Following the tremendous (and very much deserved) acclaim for The House Of The Devil and The Innkeepers, Ti West was heralded as one of modern horror’s greatest talents. Perhaps inevitably, all this praise led to a backlash, as West’s segments in V/H/S and The ABCs Of Death were met with some criticism. For those of us who agree with the assessment that the director is one of the most exciting filmmakers working in the genre, The Sacrament is a very exciting proposition indeed: a found-footage horror about a mysterious cult starring AJ Bowen, Amy Seimetz and Joe Swanberg; three of mumblecore’s best talents. The result is flawed, but it’s certainly worth a look.
When fashion photographer Patrick (Kentucker Audley) gets word that his recovering addict sister Caroline (Seimetz) is now living in a commune called Eden Parish, Vice journalists Sam (Bowen) and Jake (Swanberg) convince him to let them tag along to document their reunion and to get an inside look at a functioning cult. A helicopter takes them to a secret location outside the US, where armed guards protect what appears to be a happy, healthy community. Each member attests to the fact that they were taken out of a bad situation and they are grateful to Father (Gene Jones) for helping them. But are things as innocent as they appear?
The Sacrament isn’t a total departure for West, but it’s definitely a step away from the deliberately restrained chills of The House Of The Devil and The Innkeepers. It owes more to the civilisation clashes of cannibal films than his supernatural-infused back catalogue. The documentary style inevitably means that there are some differences in the pacing and staging, although it’s not quite found footage, as it is clearly scored and edited (there are even informative title cards.) The film is also a lot more confrontational in its presentation of shocking events, which might surprise devotees of the director.
The first half does see West slowly ratcheting up the tension as Sam and Jake try to tease details out of the commune’s population and wonder if their cynicism is misplaced. This issue of perception culminates in a fantastic scene at the halfway point in which Sam interviews Father in front of the entire community. It’s beautifully played by Bowen and Jones, as the character’s homespun wisdom and 1960s idealism threaten to tip into something much more sinister. This is also where West’s decision to use the found-footage format plays out very well, as the simple staging allows the actors to fully occupy our attention.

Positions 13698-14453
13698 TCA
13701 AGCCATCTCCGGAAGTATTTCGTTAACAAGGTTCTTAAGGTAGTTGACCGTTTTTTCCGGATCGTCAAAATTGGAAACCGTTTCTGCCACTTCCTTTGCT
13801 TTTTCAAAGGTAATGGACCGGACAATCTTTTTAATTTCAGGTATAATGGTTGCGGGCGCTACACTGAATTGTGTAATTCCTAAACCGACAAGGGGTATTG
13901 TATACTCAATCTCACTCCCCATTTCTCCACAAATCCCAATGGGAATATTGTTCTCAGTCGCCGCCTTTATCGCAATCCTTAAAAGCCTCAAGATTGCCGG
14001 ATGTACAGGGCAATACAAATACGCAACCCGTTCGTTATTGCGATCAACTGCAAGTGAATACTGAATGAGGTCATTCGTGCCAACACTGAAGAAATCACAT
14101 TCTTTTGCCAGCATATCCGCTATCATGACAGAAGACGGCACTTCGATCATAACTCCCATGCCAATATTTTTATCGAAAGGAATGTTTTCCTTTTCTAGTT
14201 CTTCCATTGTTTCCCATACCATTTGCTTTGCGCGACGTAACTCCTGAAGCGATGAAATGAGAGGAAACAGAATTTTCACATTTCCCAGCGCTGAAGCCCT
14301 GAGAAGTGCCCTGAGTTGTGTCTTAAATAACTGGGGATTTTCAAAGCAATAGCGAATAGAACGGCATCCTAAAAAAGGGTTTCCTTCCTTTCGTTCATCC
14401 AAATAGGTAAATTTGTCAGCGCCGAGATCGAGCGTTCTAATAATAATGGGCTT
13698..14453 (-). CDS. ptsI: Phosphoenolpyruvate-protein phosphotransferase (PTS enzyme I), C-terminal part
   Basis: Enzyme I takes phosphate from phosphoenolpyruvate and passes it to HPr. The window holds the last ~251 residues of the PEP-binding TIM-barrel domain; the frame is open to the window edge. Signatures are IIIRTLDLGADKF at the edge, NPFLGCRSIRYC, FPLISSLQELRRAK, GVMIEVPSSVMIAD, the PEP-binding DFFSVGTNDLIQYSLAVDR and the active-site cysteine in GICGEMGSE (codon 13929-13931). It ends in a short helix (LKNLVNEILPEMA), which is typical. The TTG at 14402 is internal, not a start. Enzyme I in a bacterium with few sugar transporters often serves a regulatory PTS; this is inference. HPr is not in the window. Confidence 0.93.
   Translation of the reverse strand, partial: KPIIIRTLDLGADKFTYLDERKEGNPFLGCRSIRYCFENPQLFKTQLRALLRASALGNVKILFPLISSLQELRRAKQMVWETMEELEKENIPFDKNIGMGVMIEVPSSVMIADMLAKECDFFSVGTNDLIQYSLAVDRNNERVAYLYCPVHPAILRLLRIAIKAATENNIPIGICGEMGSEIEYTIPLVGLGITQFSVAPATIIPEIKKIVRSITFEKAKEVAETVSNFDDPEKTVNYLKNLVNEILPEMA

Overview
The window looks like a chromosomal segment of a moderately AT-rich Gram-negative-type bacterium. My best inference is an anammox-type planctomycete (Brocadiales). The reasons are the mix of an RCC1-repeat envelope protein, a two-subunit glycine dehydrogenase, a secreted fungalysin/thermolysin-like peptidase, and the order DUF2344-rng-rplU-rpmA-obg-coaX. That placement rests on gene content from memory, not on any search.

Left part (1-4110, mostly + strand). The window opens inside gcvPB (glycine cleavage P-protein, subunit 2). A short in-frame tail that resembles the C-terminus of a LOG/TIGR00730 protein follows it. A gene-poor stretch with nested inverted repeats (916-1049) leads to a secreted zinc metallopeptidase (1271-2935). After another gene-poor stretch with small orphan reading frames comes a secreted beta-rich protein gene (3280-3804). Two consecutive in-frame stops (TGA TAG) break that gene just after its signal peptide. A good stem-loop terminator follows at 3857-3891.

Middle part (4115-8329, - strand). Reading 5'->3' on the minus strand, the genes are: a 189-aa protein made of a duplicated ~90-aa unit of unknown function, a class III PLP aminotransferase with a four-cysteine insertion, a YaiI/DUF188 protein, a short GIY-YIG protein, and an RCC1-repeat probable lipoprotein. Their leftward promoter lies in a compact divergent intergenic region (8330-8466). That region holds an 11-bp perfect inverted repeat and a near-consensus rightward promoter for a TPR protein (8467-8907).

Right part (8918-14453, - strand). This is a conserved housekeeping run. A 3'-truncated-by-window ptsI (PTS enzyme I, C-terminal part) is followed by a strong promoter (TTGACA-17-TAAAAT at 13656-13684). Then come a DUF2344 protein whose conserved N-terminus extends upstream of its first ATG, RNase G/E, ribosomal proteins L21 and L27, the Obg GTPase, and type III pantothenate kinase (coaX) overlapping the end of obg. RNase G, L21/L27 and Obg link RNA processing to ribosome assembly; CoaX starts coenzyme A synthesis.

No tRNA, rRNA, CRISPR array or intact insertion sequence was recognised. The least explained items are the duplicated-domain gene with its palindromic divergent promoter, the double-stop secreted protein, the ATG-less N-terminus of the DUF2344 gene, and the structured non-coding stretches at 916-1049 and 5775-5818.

So it’s a shame that the second half of the film can’t quite hold onto this sense of tension and menace. At this point things could go either way. This could either be a Jonestown cult, or it could be a peaceful commune that is being willfully misunderstood by two men looking for a good story. Inevitably, one or the other must be true, and it’s not really a surprise when West plays his hand. The second half isn’t without its moments; it’s often effective and quite shocking. The unflinching manner in which the film depicts the events often yields excellent results, but it sometimes feels overly staged, which pushes us away when it should be grabbing us by the throat.
The cast are all excellent. Bowen, Swanberg and Seimetz will be very familiar to genre fans, having appeared in A Horrible Way To Die and You’re Next together. Bowen (The Signal) continues to be a magnetic presence, while Seimetz (Upstream Colour) gives Caroline’s sunniness just the right hint of ambiguity. Swanberg is behind the camera for the most part, but his cynicism contrasts well with Bowen’s upbeat energy. Special mention is reserved for Jones (who you might recognise as the gas station owner asked to “Call it” in No Country For Old Men), who is utterly convincing as the commune’s charismatic leader.
Although The Sacrament’s final act is eventually too inconsistent to really satisfy, there’s plenty to recommend here. It’s atmospheric, tense and the lead performances are very strong. It would perhaps have been more interesting to see the film play with the idea of “immersionism” as a style of journalism more, and to push the debate of the press’ accountability in situations such as this. However, it’s an interesting issue that is at least raised in a film that, for the most part, successfully presents a shocking scenario in a considered but unglamourised fashion. This may not be the director’s best work, but it’s an intriguing and often powerful departure that’s definitely worth a look.